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California Takes a Step Towards Executing People Again

Judge Jeremy Fogel is heading back to San Quentin to see if the execution facility there is, er, up to snuff.


Five years ago, San Jose federal judge Jeremy Fogel shut down executions in California when he found that the facility in San Quentin was rife with problems. It was small, poorly lit, and too cramped to allow the workers carrying out the procedure to see what they were doing.

Today, Fogel is heading back to San Quentin to see if the state's new facility (pictured above) is, er, up to snuff.


California officials must show they've addressed Fogel's previous concerns that the state's execution method was "broken," from poor training of execution team members to an antiquated death chamber. The state, under orders from former Gov. Arnold Schwarzenegger, spent years revising its lethal injection procedures—and now Fogel is reviewing whether the state has done enough to ensure it can carry out humane executions.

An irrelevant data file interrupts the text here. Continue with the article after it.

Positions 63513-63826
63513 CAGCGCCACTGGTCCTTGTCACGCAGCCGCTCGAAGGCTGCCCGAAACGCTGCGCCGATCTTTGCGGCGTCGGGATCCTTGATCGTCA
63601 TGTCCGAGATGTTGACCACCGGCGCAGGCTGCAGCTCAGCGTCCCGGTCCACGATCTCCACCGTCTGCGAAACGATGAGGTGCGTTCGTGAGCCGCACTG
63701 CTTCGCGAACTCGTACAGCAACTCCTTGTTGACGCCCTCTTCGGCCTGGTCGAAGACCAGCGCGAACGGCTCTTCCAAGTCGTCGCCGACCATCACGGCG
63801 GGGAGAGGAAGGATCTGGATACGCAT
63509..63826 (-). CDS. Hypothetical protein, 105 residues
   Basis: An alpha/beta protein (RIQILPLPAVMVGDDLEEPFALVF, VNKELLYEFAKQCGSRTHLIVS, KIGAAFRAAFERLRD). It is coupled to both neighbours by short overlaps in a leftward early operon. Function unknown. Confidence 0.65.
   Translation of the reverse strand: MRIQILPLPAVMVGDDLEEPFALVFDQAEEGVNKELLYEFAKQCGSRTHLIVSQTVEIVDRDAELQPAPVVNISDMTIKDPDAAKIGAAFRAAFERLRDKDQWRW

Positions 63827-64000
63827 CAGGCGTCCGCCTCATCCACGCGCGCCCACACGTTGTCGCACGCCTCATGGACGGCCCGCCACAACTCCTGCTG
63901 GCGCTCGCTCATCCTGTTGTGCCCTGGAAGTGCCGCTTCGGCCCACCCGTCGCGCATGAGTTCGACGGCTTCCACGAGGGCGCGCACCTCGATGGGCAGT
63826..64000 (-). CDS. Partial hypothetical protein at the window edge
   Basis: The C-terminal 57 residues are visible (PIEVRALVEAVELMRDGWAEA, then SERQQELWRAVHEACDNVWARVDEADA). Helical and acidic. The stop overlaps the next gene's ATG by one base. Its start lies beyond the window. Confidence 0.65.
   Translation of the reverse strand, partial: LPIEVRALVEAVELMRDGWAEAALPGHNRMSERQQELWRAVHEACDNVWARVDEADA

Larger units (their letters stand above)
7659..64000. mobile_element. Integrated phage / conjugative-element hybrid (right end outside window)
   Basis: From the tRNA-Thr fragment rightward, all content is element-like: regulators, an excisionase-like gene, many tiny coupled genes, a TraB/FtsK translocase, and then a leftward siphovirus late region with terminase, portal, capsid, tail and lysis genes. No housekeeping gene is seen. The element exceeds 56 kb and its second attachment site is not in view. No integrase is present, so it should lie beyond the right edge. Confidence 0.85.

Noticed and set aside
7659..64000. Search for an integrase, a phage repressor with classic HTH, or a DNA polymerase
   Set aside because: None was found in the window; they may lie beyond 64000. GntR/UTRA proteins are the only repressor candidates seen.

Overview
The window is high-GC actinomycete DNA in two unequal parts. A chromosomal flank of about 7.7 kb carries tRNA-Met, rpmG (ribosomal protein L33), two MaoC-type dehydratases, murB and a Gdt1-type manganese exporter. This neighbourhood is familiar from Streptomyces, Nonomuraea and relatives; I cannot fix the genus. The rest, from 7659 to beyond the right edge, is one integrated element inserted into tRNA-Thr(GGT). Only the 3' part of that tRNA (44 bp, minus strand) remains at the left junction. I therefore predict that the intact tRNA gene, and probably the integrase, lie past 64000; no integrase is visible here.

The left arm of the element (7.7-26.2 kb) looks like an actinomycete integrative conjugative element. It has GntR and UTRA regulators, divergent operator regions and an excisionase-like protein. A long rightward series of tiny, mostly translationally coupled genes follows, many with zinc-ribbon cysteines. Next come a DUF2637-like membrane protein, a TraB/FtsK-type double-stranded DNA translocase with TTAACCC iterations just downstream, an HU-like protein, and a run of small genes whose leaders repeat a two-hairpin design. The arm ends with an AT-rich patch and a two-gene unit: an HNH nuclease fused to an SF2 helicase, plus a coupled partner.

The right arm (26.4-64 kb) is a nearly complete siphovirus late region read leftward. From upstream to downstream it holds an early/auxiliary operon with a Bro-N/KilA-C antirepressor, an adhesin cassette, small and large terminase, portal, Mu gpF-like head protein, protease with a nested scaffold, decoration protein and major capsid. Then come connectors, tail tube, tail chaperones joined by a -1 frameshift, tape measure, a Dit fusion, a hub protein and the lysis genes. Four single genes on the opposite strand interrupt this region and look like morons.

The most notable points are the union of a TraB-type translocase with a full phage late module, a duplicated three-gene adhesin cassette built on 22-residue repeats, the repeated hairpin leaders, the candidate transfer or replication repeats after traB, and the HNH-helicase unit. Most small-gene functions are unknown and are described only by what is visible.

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Even if the new facility satisfies Fogel, there will still be questions about whether the state can get sodium thiopental, an anesthesia that's used as the first drug in the three-drug execution procedure that isn't manufactured in America anymore. Meanwhile, there are 720 inmates on death row.

If we were to just scrap the death penalty in California, "the $137 million annual cost of maintaining the criminal justice system would drop to just $11.5 million." That's $125.5 million saved. The state could really use that money right now. And that's to say nothing of the moral objections to capital punishment.

Photo courtesy of the California Department of Corrections


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